Regular evaluation of the performance of an ITS service is seen as an important tool to improve the service and, if necessary, to streamline the business model chosen. In this way the success rate of the deployment of ITS services can be increased. This is necessary, as many promising ITS services do not survive the step from a successful pilot project to an economically viable product on the market (C-ITS platform, 2016; Ricardo, 2016). Despite the important role performance evaluation based on relevant key performance indicators (KPIs) can play, they are often not used by ITS service operators. NEWBITS assessed why.
Based on a review of the literature and an online survey of stakeholders in the global ITS community, the main barriers for the appliance of KPIs in measuring the performance of ITS services were identified. As shown in the graph below, the lack of compatible/available data and lack of knowledge/skills are the most frequently mentioned barriers by the stakeholders for not applying KPIs. Difficulties in accessing information due to data ownership was also frequently mentioned, as were lack of cooperation between stakeholders and funding shortages. A lack of staff resources was not frequently considered a major barrier to the application of KPIs, nor was data privacy.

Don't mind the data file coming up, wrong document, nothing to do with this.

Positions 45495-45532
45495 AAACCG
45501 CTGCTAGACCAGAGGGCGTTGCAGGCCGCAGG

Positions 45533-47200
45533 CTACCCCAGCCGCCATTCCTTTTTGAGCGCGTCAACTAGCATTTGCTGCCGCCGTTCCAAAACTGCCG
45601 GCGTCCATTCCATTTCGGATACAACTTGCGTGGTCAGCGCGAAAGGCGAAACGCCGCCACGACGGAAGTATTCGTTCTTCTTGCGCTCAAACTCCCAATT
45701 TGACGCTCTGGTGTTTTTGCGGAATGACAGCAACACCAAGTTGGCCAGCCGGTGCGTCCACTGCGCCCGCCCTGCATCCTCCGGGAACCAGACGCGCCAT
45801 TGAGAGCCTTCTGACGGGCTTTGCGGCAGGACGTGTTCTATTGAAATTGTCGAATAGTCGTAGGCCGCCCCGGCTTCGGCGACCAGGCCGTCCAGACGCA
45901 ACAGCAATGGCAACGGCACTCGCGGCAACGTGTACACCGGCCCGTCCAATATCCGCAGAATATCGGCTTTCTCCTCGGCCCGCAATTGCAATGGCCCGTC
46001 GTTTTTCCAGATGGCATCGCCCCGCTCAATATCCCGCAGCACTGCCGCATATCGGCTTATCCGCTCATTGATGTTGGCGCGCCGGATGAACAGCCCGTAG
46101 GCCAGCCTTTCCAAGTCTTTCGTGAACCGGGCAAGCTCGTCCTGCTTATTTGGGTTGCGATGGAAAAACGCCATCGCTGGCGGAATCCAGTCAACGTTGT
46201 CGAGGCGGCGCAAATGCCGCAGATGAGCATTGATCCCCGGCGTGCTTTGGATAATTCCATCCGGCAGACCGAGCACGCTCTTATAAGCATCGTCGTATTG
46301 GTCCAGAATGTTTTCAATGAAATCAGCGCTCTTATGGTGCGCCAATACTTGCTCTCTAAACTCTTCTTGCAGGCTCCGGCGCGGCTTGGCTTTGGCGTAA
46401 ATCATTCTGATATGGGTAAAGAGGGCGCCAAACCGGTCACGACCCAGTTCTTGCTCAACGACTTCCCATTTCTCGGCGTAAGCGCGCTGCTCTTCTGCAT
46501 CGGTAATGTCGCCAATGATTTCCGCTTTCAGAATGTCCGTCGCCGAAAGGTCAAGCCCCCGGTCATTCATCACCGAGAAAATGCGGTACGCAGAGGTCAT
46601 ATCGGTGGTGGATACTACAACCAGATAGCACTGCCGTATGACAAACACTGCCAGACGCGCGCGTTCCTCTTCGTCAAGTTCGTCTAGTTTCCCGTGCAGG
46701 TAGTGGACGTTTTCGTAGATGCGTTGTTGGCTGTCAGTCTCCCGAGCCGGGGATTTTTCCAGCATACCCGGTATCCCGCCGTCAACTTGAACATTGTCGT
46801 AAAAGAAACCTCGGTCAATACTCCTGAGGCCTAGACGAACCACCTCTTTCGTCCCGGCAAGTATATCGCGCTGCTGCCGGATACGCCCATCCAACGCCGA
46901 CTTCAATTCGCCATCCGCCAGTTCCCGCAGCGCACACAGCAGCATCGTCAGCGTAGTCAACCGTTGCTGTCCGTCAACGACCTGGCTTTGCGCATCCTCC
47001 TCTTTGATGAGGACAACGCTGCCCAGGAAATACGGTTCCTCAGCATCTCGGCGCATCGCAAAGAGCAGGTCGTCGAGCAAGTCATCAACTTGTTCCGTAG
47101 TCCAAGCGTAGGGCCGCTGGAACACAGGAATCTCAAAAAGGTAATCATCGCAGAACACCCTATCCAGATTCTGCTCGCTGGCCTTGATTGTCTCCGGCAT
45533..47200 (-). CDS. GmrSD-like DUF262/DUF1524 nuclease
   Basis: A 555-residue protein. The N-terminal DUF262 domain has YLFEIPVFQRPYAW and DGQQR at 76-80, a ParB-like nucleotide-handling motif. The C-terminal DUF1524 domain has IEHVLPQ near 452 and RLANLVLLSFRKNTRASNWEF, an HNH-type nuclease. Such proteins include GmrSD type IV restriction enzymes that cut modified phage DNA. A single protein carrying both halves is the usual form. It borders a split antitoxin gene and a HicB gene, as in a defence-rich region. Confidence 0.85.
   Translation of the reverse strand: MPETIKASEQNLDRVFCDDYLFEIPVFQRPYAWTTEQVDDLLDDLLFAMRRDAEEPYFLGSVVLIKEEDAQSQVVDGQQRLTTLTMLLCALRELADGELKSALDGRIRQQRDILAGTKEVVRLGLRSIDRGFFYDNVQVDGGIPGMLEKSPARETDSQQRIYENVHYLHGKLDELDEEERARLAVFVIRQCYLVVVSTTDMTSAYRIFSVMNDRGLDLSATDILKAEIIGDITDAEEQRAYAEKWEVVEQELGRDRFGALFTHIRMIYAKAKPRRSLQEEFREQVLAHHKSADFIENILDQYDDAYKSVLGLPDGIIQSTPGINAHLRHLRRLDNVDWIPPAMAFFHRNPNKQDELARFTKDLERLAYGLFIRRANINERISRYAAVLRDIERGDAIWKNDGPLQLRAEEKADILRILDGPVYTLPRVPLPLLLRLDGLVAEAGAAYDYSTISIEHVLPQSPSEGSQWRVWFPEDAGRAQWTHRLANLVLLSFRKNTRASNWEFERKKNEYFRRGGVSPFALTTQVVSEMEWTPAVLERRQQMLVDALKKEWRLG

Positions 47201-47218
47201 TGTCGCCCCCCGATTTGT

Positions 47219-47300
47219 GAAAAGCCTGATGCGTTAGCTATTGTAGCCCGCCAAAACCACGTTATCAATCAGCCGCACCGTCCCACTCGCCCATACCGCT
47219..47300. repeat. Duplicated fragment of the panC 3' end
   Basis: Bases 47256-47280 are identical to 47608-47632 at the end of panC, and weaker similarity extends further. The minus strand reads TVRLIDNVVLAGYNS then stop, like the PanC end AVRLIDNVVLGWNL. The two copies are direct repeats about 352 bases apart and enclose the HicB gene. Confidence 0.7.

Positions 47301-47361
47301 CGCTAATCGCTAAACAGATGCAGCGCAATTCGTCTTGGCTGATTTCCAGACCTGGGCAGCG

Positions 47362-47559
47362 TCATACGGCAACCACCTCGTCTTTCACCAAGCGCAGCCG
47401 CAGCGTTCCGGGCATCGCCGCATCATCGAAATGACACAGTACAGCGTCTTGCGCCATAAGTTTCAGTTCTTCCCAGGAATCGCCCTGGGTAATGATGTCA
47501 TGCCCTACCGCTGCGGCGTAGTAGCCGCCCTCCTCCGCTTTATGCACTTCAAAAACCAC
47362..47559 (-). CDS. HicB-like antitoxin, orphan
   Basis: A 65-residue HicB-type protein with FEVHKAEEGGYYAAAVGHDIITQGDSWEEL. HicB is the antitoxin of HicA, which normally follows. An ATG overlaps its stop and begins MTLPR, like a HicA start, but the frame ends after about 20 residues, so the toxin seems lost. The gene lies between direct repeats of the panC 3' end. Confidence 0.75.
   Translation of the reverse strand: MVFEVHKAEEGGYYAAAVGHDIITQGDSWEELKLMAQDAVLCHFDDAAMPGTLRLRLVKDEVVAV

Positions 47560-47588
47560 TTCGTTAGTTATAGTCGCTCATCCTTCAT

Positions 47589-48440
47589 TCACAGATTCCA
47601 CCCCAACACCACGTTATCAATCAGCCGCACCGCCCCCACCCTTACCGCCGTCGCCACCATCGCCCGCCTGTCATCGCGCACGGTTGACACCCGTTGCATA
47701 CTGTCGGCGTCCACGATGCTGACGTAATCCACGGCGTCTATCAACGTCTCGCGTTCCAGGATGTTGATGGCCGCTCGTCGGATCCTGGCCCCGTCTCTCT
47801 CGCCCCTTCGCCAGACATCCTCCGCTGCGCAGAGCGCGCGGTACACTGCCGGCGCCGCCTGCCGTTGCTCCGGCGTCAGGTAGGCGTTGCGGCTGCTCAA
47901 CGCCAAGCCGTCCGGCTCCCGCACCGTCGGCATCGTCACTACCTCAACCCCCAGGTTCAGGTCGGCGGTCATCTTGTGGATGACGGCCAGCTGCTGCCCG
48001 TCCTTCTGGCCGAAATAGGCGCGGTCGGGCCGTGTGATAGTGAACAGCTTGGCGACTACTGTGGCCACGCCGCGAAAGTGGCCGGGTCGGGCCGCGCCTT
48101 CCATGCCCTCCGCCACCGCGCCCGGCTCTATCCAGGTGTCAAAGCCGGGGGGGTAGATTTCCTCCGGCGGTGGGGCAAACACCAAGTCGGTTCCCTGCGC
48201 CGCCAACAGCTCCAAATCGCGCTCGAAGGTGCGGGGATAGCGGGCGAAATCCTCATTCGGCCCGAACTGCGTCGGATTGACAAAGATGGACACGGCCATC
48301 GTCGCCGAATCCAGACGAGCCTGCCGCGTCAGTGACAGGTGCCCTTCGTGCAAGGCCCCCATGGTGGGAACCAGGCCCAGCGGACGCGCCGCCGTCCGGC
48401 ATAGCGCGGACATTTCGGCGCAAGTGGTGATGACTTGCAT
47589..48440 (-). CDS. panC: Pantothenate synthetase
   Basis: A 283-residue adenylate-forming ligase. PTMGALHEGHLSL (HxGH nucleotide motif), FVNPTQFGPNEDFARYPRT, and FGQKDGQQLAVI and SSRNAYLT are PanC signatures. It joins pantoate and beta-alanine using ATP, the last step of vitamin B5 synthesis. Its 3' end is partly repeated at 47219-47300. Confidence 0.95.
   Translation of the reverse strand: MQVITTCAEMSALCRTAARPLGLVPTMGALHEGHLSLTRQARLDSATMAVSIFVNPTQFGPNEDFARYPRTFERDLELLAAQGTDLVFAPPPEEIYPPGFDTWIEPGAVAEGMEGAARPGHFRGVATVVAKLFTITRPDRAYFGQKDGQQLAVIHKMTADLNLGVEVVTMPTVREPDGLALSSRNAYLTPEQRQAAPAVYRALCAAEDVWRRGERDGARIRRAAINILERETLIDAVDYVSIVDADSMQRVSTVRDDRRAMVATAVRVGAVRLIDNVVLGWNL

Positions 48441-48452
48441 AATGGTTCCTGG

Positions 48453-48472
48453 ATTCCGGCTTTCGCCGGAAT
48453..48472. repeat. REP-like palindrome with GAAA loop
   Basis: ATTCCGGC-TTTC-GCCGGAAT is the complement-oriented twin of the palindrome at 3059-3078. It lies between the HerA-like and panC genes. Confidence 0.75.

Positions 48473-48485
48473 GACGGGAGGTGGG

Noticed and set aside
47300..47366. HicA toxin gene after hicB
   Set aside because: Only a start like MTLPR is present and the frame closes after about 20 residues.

The results of the NEWBITS study were quite well in line with the results found by AECOM (2015). They also found that lack of available/compatible data is one of the main barriers for applying KPIs, as well as funding shortages and a lack of cooperation between stakeholders. In contrast to the NEWBITS findings, lack of knowledge/skills were considered less important barriers by AECOM (2015).
For more information, see NEWBITS D2.2
- AECOM. (2015), Key Performance Indicators For Intelligent Transport Systems: Final Report. Bristol: Retrieved from http://ec.europa.eu/transport/themes/its/studies/doc/its-kpi-final_report_v7_4.pdf
- C-ITS Platform (2016), Final report, Brussels
- Ricardo (2016), Study on the Deployment of C-ITS in Europe: Final Report, London